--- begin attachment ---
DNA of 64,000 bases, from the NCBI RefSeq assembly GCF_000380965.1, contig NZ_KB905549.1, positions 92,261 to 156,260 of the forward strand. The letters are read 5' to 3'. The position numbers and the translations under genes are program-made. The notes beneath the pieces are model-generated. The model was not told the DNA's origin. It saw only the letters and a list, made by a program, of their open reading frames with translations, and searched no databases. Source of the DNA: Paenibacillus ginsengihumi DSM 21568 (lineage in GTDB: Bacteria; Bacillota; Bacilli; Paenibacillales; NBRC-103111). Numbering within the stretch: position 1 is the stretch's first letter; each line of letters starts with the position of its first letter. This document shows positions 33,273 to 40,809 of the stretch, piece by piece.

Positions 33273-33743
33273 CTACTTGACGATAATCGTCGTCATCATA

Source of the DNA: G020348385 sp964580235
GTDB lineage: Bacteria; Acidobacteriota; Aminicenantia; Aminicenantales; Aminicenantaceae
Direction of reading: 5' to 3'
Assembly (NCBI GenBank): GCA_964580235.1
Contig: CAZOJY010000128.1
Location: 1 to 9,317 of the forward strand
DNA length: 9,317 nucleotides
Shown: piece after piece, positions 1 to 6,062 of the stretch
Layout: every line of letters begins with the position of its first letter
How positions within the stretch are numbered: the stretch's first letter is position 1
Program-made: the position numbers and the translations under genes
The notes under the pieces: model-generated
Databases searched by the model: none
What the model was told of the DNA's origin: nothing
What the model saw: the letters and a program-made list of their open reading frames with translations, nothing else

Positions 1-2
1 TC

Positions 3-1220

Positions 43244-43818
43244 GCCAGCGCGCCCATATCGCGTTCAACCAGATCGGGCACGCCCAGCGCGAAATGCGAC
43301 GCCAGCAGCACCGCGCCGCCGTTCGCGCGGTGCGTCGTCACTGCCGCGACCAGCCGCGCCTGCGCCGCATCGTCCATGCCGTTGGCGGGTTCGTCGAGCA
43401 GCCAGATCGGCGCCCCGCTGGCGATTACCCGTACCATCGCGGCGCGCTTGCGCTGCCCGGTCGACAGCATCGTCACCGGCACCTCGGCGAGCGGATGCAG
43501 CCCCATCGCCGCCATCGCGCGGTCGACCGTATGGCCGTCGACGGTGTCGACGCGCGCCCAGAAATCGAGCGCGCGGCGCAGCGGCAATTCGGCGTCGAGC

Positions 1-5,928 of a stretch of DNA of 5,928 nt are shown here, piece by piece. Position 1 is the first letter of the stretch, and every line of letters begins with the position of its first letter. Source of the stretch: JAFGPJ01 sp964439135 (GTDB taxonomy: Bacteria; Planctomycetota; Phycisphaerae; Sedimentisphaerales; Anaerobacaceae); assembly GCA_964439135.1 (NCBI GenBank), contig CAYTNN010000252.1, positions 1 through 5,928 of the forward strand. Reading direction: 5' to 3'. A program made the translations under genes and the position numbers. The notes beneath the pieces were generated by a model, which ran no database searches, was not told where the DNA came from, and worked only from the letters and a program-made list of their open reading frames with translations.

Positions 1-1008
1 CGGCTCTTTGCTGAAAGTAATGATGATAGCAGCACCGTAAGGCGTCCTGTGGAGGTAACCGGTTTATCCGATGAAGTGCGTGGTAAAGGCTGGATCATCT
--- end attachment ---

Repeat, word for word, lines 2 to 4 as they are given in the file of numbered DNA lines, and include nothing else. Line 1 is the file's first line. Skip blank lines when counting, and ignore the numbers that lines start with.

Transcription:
Positions 33273-33743
33273 CTACTTGACGATAATCGTCGTCATCATA

Source of the DNA: G020348385 sp964580235